|An engaging exploration of women in distress.|
Erudition and aesthetics rarely come together as sweetly as they did in “Woman Scorned,” the opening program of Les Délices’ fifth season. With visiting mezzo-soprano Angela Young Smucker providing the vocals, Debra Nagy and her French Baroque ensemble served up a confection with body, a quintet of lush musical excerpts whose beauty belied their troubling themes.
The women in question were mostly tragic characters from Greek and Roman mythology – Juno, Phaedra, Circé and Medea, along with Armide, the beautiful witch of Tasso’s La Gerusalemme liberata who became the subject of operas by Lully and Gluck. In a long set of well-informed program notes, Nagy made the case for them as strong, loyal women driven to extremes by betrayal and rejection. The double thread of power and vulnerability that she developed in prose was carried through with intelligence and sensitivity in music recounting their anguish.
Jean-Féry Rebel’s sonata La Junon provided a tasty opener. Written originally for a trio, it developed nicely with Michael Sponseller setting a tempo on harpsichord and Nagy, on oboe, striking engaging sonorities with violinist Julie Andrijeski and viola da gamba player Emily Walhout.
|Feeling the pain.|
Smucker joined the group for the Ohio premiere of Thomas Louis Bourgeois’ cantata Phédre et Hipolytte, which recounts the tragic death of Hippolytus and his stepmother’s remorse. Smucker has a full, richly emotional voice that almost overwhelmed the quintet at times. But it fit the subject matter perfectly and was instantly dominant, filled with longing and regret. The strings provided animated accompaniment, colorfully describing Hippolytus’ demise and then underpinning Phaedra’s guilt and pain.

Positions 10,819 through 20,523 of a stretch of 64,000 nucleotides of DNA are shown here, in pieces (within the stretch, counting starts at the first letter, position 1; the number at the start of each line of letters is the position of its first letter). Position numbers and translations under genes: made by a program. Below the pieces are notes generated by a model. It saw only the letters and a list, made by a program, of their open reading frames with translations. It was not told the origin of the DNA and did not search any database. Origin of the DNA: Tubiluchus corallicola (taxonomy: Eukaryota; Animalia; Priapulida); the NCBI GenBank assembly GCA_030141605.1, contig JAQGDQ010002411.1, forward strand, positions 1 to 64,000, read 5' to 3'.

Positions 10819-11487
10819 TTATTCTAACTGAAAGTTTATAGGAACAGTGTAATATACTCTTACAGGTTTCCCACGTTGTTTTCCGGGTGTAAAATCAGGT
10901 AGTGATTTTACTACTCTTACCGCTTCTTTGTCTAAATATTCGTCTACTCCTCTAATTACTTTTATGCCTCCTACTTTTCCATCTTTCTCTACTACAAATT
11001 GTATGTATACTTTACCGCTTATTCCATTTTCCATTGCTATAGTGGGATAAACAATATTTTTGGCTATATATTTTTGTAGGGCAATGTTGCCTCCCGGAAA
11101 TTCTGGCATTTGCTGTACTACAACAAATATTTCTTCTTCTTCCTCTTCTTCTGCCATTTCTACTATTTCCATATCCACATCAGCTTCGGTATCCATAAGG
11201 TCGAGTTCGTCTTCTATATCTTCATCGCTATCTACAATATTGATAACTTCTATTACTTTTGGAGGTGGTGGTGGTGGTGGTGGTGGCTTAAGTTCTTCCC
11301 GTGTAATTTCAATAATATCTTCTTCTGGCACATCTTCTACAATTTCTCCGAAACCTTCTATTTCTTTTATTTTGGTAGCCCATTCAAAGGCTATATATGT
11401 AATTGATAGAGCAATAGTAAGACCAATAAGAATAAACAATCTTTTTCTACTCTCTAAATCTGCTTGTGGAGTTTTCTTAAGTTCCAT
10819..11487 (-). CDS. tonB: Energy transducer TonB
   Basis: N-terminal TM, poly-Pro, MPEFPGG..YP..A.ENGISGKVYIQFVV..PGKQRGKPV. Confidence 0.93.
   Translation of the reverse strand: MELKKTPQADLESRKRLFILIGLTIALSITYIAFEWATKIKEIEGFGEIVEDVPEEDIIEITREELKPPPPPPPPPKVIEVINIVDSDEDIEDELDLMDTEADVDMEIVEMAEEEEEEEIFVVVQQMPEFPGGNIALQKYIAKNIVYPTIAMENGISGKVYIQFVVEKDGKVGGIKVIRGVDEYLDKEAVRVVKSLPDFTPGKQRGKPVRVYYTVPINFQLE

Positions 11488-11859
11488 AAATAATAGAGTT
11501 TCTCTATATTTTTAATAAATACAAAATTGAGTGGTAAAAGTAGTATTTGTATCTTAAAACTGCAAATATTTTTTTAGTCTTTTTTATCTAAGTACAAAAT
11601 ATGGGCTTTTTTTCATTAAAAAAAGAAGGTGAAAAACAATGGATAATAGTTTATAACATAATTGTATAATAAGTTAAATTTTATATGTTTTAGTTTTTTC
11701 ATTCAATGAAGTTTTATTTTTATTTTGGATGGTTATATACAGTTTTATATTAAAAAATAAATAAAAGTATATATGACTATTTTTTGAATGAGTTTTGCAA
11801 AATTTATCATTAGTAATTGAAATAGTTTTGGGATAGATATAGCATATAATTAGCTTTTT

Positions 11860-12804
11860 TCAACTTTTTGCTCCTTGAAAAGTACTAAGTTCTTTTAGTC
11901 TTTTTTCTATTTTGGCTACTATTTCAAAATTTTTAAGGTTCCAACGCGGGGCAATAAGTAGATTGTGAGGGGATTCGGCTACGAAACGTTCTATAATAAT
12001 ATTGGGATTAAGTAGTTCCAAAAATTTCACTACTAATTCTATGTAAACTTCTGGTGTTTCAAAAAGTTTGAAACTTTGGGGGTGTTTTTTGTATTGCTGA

A cathartic break was in order, and Sponseller provided it with a solo interpretation of a well-known passacaille from Lully’s Armide, arranged for harpsichord by Jean-Henry d’Anglebert. A bit uptempo and choppy at times, it was more expressive in Sponseller’s hands than precise, though engaging in its melodic flow, which sounded almost modern.
Smucker returned to the stage for Medea’s riveting “Quel prix de mon amour” from Charpentier’s Medée, rendered with exquisite craftsmanship by the ensemble. The vocals were drenched in emotion, as Smucker imbued every syllable of her impassioned 19 lines with just the right balance of sadness and vengeance.
The final piece was another Ohio premiere, Colin de Blamont’s cantata Circé. It’s a bit of a departure for an early 18th-century work, featuring dissonant colors and colorful chromatics in a staggered opening, and soaring vocals. Smucker was piercing without being harsh in the higher registers, and tender in the contemplative passages. After invoking the power and despair of Circé’s wrath, she found notes of joy in the final resignation of love won and lost. Skillful, detailed work by violinist Andrijeski added to the impact of the piece, which had the power of a full-blown operatic excerpt.
The program left this critic wanting more, and marveling at how much Nagy and her players are able to squeeze out of seemingly simple, often obscure works. In theory, such rarefied fare should appeal to only a small group of listeners. But in Les Délices’ hands, the combination of serious scholarship, fine playing and enthusiasm for the material has provided entree to a rich repertoire for a solid and growing audience. Magnifique, n’est-ce pas?
For more on Les Délices: http://lesdelices.org/Index.html
For more about Angela Young Smucker: http://www.mezzoangela.com
Photos: Ensemble courtesy of Debra Nagy/Smucker by Wendy Benner Photography